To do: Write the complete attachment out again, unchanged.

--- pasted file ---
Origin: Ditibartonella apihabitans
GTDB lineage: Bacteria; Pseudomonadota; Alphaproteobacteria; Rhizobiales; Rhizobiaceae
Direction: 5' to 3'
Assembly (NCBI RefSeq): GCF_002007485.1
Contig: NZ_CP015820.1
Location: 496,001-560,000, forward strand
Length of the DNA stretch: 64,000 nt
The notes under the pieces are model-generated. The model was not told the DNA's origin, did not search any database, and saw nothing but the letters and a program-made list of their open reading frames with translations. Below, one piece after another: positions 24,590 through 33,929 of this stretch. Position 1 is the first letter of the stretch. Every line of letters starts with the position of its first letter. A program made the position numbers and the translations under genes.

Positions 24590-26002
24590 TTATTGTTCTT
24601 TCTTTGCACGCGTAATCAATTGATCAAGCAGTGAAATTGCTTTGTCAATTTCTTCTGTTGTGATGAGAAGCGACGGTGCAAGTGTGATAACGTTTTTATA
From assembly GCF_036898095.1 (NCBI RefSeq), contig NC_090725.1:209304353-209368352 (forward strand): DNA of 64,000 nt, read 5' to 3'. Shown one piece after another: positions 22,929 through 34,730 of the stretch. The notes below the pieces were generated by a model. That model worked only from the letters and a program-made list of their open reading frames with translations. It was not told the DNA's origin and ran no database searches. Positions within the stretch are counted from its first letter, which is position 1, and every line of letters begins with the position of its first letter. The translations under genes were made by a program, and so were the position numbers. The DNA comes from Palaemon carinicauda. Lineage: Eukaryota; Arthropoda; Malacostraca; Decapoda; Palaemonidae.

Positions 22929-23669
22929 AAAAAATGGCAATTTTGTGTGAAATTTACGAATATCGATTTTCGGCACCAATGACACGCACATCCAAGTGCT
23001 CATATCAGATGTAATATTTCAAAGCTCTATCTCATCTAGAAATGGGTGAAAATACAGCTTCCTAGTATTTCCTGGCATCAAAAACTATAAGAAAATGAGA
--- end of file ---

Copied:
Origin: Ditibartonella apihabitans
GTDB lineage: Bacteria; Pseudomonadota; Alphaproteobacteria; Rhizobiales; Rhizobiaceae
Direction: 5' to 3'
Assembly (NCBI RefSeq): GCF_002007485.1
Contig: NZ_CP015820.1
Location: 496,001-560,000, forward strand
Length of the DNA stretch: 64,000 nt
The notes under the pieces are model-generated. The model was not told the DNA's origin, did not search any database, and saw nothing but the letters and a program-made list of their open reading frames with translations. Below, one piece after another: positions 24,590 through 33,929 of this stretch. Position 1 is the first letter of the stretch. Every line of letters starts with the position of its first letter. A program made the position numbers and the translations under genes.

Positions 24590-26002
24590 TTATTGTTCTT
24601 TCTTTGCACGCGTAATCAATTGATCAAGCAGTGAAATTGCTTTGTCAATTTCTTCTGTTGTGATGAGAAGCGACGGTGCAAGTGTGATAACGTTTTTATA
From assembly GCF_036898095.1 (NCBI RefSeq), contig NC_090725.1:209304353-209368352 (forward strand): DNA of 64,000 nt, read 5' to 3'. Shown one piece after another: positions 22,929 through 34,730 of the stretch. The notes below the pieces were generated by a model. That model worked only from the letters and a program-made list of their open reading frames with translations. It was not told the DNA's origin and ran no database searches. Positions within the stretch are counted from its first letter, which is position 1, and every line of letters begins with the position of its first letter. The translations under genes were made by a program, and so were the position numbers. The DNA comes from Palaemon carinicauda. Lineage: Eukaryota; Arthropoda; Malacostraca; Decapoda; Palaemonidae.

Positions 22929-23669
22929 AAAAAATGGCAATTTTGTGTGAAATTTACGAATATCGATTTTCGGCACCAATGACACGCACATCCAAGTGCT
23001 CATATCAGATGTAATATTTCAAAGCTCTATCTCATCTAGAAATGGGTGAAAATACAGCTTCCTAGTATTTCCTGGCATCAAAAACTATAAGAAAATGAGA